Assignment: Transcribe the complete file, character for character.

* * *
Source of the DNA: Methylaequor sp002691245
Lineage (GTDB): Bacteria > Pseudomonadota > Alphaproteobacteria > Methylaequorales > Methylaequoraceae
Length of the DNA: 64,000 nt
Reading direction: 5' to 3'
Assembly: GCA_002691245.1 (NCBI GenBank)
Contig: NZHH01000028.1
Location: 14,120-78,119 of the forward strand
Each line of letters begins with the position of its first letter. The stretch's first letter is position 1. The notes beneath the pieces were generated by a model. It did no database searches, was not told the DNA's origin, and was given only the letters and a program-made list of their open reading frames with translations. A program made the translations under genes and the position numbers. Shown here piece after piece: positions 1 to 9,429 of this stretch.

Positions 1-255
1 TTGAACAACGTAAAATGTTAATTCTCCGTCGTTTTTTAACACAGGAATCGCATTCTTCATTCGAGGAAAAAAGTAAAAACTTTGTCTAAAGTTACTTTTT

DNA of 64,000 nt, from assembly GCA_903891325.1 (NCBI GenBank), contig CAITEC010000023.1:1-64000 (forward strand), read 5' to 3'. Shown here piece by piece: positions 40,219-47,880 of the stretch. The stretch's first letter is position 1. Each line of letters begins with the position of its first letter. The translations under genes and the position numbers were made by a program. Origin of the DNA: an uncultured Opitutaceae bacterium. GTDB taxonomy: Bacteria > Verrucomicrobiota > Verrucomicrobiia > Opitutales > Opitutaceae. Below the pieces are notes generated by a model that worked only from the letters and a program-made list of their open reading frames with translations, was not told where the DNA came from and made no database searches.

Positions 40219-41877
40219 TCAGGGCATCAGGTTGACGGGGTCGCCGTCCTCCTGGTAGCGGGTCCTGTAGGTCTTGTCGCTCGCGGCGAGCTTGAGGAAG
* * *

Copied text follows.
Source of the DNA: Methylaequor sp002691245
Lineage (GTDB): Bacteria > Pseudomonadota > Alphaproteobacteria > Methylaequorales > Methylaequoraceae
Length of the DNA: 64,000 nt
Reading direction: 5' to 3'
Assembly: GCA_002691245.1 (NCBI GenBank)
Contig: NZHH01000028.1
Location: 14,120-78,119 of the forward strand
Each line of letters begins with the position of its first letter. The stretch's first letter is position 1. The notes beneath the pieces were generated by a model. It did no database searches, was not told the DNA's origin, and was given only the letters and a program-made list of their open reading frames with translations. A program made the translations under genes and the position numbers. Shown here piece after piece: positions 1 to 9,429 of this stretch.

Positions 1-255
1 TTGAACAACGTAAAATGTTAATTCTCCGTCGTTTTTTAACACAGGAATCGCATTCTTCATTCGAGGAAAAAAGTAAAAACTTTGTCTAAAGTTACTTTTT

DNA of 64,000 nt, from assembly GCA_903891325.1 (NCBI GenBank), contig CAITEC010000023.1:1-64000 (forward strand), read 5' to 3'. Shown here piece by piece: positions 40,219-47,880 of the stretch. The stretch's first letter is position 1. Each line of letters begins with the position of its first letter. The translations under genes and the position numbers were made by a program. Origin of the DNA: an uncultured Opitutaceae bacterium. GTDB taxonomy: Bacteria > Verrucomicrobiota > Verrucomicrobiia > Opitutales > Opitutaceae. Below the pieces are notes generated by a model that worked only from the letters and a program-made list of their open reading frames with translations, was not told where the DNA came from and made no database searches.

Positions 40219-41877
40219 TCAGGGCATCAGGTTGACGGGGTCGCCGTCCTCCTGGTAGCGGGTCCTGTAGGTCTTGTCGCTCGCGGCGAGCTTGAGGAAG